The world has been gripped by the plight of 13-year-old Ali Abbas since he lost both arms in the Iraq war. Now he is in London to be fitted with artificial limbs. How do they work and what sort of life might they help him lead in the future?
After four months in a Kuwait hospital, where he was treated for severe burns, the Iraqi teenager Ali Abbas is in the UK for the next stage of his treatment.
The 13-year-old is set to receive artificial arms, to replace those which he lost in a missile attack during the Iraq war.
It's not an overnight process. Like any prostheses patient, Ali, who also lost his parents in the attack, will be fitted with custom-made limbs. Once in place, he will have to embark on a lengthy course of instruction to help him get the most from his new arms.
But the future for Ali is starting to become clear, says Robin Cooper, a prosthetics specialist working with the boy.
Doctors plan to fit the teenager with two artificial arms, which will be strapped together and worn somewhat like a rucksack.
ALI'S NEW ARMS
Myoelectric prostheses are the most advanced type
Others will be cosmetic prostheses, which have little function but look natural...
...and "working" prostheses, which use a harness of basic electric function
"Myoelectric" pertains to the electric properties of muscle
In the world of prostheses, gone are the days of wooden legs and hooks for hands.
On his right-hand side, Ali will be fitted with a "myoelectric" control system, a state-of-the-art technology which uses electrodes to pick up nerve signals from existing muscles in the stump.
Because Ali's left arm was amputated higher up - at the shoulder - its replacement may not offer the same functionality since there is less muscle to work with.
With the myoelectric system, small electrodes sit on the skin and receive tiny "microvolt" electrical charges produced when a muscle is tensed.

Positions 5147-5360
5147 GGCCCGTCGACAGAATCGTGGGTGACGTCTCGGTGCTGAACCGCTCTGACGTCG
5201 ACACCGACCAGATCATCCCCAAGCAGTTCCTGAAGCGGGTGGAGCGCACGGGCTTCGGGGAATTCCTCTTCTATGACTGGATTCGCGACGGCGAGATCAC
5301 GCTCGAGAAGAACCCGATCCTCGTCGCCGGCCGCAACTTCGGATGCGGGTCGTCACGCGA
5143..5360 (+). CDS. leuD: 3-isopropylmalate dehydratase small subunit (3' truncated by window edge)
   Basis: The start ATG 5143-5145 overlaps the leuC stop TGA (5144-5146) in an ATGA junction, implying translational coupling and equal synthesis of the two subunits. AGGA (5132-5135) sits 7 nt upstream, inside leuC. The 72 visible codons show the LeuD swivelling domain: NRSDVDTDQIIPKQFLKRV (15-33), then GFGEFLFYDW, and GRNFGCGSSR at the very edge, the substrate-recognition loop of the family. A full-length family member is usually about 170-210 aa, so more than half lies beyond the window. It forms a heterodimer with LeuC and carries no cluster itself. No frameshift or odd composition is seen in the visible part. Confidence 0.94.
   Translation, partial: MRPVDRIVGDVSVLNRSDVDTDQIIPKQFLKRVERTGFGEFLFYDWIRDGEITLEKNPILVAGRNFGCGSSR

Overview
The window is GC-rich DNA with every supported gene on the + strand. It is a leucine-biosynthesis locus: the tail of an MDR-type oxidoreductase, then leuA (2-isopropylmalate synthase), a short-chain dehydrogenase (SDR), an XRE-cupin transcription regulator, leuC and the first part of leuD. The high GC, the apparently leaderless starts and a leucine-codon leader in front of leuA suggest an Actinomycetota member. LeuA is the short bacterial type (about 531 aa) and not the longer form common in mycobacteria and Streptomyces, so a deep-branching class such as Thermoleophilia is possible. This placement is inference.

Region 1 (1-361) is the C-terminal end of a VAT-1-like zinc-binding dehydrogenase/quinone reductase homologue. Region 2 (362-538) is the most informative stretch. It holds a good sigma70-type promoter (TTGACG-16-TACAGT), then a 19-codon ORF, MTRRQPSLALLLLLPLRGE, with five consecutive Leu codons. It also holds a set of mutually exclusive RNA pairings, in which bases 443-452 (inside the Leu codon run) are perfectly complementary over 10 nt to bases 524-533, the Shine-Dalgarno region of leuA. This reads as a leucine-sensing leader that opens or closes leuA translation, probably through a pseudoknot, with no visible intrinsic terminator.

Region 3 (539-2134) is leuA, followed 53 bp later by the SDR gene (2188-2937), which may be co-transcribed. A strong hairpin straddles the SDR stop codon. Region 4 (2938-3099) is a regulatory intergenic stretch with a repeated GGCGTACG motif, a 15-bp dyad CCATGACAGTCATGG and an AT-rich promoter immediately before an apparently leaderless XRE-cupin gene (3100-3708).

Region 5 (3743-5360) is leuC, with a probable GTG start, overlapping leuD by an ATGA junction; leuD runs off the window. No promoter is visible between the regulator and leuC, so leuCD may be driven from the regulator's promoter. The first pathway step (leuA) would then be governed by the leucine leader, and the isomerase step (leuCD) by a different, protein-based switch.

Everyone produces these electrical impulses, for even the slightest movement, such as waggling a finger.
The signals are sent down special stretch-proof wires to a microprocessor which interprets them and sets the motor going.
So, a tensing of the upper arm muscle would cause a motorised hand to grip, while relaxing it would release the pincer movement.
Ali Abbas was air-lifted to Kuwait City from Baghdad
The greater the tension, the quicker the motor works.
In Ali's case, says Mr Cooper, his right hand could be wired to his bicep and his motorised wrist to his tricep. For the elbow, a better option might be to use a simple pulley system which Ali would operate simply by shrugging.
The electrics depend on a lithium ion battery, which would be worn in a pouch on the upper body and replaced daily.
Just as great strides have been made in the functionality of prosthetic limbs in recent years, so too has their appearance improved. It's uncertain whether specialists will opt for a hard-wearing PVC "glove" for Ali's new limbs, or a more convincing cover made from high-definition silicone.
The latter is built up using layers of material, designed to match the natural skin colour of the patient. Hairs, spots and blemishes can all be added for the sake of reality.
Once the limbs are in place, Ali will need to learn how to use them. For this, he will have the help of a senior occupational therapist at Queen Mary's Hospital in Roehampton, London, where he is being treated.
The whole process could take up to six months. But once complete, what difference will it make to Ali's daily life?
Many others still suffer in Iraqi hospitals
He has already learned to type with his feet and has a simple sling for his stump, which can hold a fork or a toothbrush.
"In the future, he'll be able to dress himself with the new limbs and do the bodily functions" says Mr Cooper, who works for the prosthetics makers RSL Steeper.
"Cutting with a knife will be difficult but he'll be able to use a fork or spoon almost naturally, comb his hair, type with two fingers.
"Eventually he could drive. I have one patient who lost both arms and now flies light aircraft."